Inside-Out: an anecdote on paradigm shifts.

Paradigm: The way we “see” the world—not in terms of our visual sense of sight, but in terms of perceiving, understanding, and interpreting.
—Stephen R. Covey, The Seven Habits of Highly Effective People


For someone who claims to believe that I have control over my own life, there is one glaring relationship and one glaring paradigm I have not addressed in my life.

Today, while clearing the ice with my little brother for our freezer, I told my brother that he was taking too long to clear the ice and that I should remove the ice with the shovel and that he can go sweep the ice (the less fun thing to do).

My paradigm of him is that I view him as inferior because I needed to feel superior to him.

I have based my thinly veiled sense of confidence on him. Like you read in my last post, my brother was a part of my insecurity. I felt that I had to show him I was a perfect person, that I have to be a good example and be better than him. Simultaneously, I wanted my parents to lower their power dynamic with him like how they did with me and have them trust him more.

But this was all hypocritical, because basically since he was conceived, I had held the belief that I had to be better than him.

I’m waiting for him to come home now, because he deserves to be treated like an equal, deserves to hear my honest thoughts like how I am now more open and honest with my parents, my friends, my peers and even online. Everyone except for him.

I consider it a paradigm because this frame of reference underlies all the interactions I’ve had with him. My tone, our topic of conversation, advice I give, etc. I would worry about his grades, assume he was gaming and being unproductive.

But my frame of reference is wrong and it overshadows and ignores items that don’t fit it. My brother has a hilarious sense of humour, is incredibly curious and charismatic, and is a great debater. These items do not fit my narrative of him and my mom has had to remind me that these aspects are very special and fragile; and she strives to protect them.

I am both ashamed and liberated by the realization. I dread my brother coming home but I want to apologize and work together on how to rebuild this relationship and rebuild my view of him.

I’ve been fiercely protective of and very close with my little brother, and I do have unconditional love for him. However, this paradigm of wanting to be superior to him… it could even lead him to have a very low self-esteem. This realization honestly breaks my heart…


When he did come home, I asked him if he had some time and I told him how I felt and treated him more as a friend and an equal. Naturally, he started talking about his day; something that I had been prodding him to do every meal. I ended up playing a game of toss with him with our feet, which was very fun!!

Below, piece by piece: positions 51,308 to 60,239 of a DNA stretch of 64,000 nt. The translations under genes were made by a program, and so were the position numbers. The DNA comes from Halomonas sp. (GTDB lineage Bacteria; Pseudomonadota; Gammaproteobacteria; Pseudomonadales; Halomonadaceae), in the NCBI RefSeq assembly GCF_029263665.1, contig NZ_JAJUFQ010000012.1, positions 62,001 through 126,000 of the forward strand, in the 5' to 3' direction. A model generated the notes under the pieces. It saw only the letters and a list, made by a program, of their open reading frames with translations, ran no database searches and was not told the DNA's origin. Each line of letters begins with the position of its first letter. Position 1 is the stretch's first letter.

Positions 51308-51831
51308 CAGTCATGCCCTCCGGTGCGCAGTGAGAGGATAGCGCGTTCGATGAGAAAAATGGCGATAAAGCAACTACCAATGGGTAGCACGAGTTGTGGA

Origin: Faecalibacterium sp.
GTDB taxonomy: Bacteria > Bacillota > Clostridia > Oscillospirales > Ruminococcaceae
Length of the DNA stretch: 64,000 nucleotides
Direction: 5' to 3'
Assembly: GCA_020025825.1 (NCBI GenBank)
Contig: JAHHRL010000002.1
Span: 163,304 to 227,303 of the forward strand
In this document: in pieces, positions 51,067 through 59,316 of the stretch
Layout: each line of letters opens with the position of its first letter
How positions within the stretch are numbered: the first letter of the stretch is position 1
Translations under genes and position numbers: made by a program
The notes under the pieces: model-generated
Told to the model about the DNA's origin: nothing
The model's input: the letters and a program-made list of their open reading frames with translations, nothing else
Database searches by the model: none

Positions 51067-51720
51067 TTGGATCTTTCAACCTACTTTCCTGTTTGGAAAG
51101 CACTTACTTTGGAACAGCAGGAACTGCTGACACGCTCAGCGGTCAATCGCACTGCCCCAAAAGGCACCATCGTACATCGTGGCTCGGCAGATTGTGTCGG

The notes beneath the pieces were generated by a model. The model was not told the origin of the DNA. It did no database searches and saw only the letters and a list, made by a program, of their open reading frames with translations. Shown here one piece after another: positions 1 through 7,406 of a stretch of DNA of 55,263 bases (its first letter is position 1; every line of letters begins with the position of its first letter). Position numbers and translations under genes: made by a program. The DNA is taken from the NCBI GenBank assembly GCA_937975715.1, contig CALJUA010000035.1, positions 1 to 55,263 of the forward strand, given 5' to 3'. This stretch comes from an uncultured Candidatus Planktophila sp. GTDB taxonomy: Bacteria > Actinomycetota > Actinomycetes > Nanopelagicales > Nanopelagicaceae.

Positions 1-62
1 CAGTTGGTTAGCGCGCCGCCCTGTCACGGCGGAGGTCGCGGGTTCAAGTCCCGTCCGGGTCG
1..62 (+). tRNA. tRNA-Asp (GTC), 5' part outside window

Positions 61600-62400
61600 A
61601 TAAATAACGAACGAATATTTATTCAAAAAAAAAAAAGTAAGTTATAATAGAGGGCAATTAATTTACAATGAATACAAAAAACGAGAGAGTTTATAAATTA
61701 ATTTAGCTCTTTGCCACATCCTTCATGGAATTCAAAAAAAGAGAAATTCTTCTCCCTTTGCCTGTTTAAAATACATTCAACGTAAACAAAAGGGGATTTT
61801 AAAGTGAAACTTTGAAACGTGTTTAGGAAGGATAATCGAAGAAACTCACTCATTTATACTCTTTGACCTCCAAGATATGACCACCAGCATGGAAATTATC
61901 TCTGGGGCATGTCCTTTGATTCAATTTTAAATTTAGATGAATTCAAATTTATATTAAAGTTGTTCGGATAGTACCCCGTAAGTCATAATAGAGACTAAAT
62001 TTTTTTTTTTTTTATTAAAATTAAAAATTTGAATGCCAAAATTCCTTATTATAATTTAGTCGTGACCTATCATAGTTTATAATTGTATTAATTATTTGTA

The only drawback was that I forgot to respect his time because I forgot it was Sunday and that he had homework. It wasn’t too much, but alas, it was still 45 minutes of his time spent. I do hope he did not feel that it was a waste of time, because I sure didn’t.

I am very thankful though of the realization I made today, and will be making a more conscious effort to think of him as my equal and not subordinate, just like how I think of my parents as my equals and not higher up.


I highly recommend that you read The Seven Habits of Highly Effective People. Even before Stephen Covey dives into the seven habits, listening to the preface on paradigms and the particular section “The Way We See the Problem is the Problem” (ctrl+f search that part in this PDF) while running gave me the realization of the incorrect view I had of my brother.

I will work hard to maintain this new view of my brother as an equal and not to fall into my old habits of thought. But this epiphany and truly understanding that my locus of control only lies within me, it’s a very powerful thing.

I’m going to keep learning and re-learning the concepts in this book of course; just because I learn and practice it now in this scenario doesn’t mean that it occurs to me every scenario. Stephen R. Covey himself says he re-reads his own book and gains new insight each time he does read it.

For me, I’ll just keep the audio version playing in the background during my runs and commute!



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